11 Am. L. & Econ. Rev. 399 (2009)
52 Pages Posted: 31 Jan 2007 Last revised: 25 Jun 2014
Date Written: September 1, 2009
Throughout western Europe, beginning about 1200, leasing of lords' estates became more common relative to direct management. In England, however, direct management increased beginning around the same time and until the fourteenth century, and leasing increased thereafter. This article models contract choice as a trade-off between incentives and insurance. Leasing increases as living standards improve. In England, the increase in direct management can be explained by improved security of freehold tenure, and the increase in leasing can be explained not only by improving living standards but also by improved security of leasehold tenure.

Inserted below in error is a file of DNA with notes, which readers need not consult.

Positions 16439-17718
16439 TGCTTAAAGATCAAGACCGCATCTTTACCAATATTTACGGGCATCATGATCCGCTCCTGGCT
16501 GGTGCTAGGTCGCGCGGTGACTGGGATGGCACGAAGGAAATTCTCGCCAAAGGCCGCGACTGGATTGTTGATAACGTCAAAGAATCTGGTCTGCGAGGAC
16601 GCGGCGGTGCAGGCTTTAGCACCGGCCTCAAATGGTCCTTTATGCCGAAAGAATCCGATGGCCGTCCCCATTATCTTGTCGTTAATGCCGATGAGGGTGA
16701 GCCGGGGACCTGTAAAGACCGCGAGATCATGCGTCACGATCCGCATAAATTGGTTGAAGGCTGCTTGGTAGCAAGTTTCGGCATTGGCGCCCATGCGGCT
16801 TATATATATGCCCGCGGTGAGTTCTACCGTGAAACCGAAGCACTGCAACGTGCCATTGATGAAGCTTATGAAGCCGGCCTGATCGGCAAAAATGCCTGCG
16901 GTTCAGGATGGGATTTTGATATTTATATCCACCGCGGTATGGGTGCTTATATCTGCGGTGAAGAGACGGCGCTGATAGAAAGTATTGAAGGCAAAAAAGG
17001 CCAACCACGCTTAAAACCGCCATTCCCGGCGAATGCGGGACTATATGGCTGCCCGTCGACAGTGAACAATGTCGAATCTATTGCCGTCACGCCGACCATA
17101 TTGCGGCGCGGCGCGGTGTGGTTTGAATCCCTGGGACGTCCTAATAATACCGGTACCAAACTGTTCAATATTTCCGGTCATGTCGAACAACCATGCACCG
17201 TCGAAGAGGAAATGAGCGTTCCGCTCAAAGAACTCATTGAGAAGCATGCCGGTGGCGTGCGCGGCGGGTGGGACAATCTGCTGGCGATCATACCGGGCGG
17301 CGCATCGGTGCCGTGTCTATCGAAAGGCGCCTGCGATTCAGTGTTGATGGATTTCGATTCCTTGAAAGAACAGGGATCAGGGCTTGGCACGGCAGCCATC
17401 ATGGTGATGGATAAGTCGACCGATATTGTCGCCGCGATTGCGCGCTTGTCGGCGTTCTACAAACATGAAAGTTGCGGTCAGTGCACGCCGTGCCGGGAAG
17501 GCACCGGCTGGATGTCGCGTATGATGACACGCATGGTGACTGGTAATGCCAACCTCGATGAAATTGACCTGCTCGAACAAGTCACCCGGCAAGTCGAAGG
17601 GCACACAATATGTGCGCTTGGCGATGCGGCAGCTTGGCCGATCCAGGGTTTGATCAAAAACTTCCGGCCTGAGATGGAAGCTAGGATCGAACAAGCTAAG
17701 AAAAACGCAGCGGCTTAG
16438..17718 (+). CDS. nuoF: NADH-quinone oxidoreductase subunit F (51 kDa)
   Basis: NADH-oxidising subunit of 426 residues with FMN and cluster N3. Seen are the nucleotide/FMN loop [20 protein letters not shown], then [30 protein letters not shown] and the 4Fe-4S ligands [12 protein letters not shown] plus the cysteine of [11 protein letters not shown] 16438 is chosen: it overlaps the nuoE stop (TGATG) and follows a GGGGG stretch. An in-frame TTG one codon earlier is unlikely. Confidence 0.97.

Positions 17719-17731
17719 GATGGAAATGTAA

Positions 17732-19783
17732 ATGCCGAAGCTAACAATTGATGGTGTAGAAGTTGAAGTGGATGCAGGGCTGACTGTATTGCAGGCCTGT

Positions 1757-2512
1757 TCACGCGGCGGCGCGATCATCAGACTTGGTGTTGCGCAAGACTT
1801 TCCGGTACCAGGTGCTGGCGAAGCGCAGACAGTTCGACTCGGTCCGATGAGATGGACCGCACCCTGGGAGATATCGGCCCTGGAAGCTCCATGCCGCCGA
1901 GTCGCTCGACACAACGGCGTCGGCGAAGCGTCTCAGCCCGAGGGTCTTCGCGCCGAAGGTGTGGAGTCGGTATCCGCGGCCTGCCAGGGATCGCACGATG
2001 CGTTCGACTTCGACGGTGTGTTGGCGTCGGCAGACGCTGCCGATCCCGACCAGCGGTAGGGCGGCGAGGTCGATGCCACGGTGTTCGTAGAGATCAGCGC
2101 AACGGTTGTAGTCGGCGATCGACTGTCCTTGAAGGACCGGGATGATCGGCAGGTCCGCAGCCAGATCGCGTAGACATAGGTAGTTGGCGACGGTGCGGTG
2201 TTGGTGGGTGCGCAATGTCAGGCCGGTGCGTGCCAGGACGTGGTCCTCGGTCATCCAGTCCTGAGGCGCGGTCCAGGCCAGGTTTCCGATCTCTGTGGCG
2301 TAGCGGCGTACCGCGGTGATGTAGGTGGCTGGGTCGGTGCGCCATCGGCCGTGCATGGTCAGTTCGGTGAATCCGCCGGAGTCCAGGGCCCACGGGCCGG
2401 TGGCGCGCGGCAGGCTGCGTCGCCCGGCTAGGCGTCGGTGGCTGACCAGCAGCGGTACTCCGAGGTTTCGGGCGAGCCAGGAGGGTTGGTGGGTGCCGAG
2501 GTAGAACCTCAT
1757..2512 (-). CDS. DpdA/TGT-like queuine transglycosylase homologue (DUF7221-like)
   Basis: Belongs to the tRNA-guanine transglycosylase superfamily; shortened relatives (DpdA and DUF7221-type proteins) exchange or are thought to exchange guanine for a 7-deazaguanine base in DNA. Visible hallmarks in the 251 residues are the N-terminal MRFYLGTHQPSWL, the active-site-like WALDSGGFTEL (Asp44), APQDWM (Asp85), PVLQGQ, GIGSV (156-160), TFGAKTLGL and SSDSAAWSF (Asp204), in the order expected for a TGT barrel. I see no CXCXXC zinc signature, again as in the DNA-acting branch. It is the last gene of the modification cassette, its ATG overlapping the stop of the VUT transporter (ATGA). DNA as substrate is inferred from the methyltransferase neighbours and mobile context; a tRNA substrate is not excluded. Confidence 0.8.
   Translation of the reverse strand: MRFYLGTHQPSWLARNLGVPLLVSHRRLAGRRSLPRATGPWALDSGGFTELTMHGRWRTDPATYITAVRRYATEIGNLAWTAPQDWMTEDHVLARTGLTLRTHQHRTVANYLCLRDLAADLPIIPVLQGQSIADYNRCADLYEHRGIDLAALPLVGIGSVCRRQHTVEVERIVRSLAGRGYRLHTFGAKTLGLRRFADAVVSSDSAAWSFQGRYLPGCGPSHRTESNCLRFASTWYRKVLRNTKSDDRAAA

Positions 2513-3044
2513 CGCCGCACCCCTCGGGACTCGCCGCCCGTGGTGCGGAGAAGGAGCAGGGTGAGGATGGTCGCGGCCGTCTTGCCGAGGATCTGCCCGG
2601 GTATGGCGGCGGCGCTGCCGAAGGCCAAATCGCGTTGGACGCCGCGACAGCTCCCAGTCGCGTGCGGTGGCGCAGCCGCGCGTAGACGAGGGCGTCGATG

Keywords: medieval, common law, property, contract theory, moral hazard, principal-agent, contract choice, freehold, leasehold
JEL Classification: D23, J43, K11, K12, N33, N40, N43, N50, N53, O13, Q12, Q15
Suggested Citation: Suggested Citation
Volokh, Alexander, Property Rights and Contract Form in Medieval Europe (September 1, 2009). 11 Am. L. & Econ. Rev. 399 (2009); Georgetown Law and Economics Research Paper No. 969797. Available at SSRN: https://ssrn.com/abstract=960166 or http://dx.doi.org/10.2139/ssrn.960166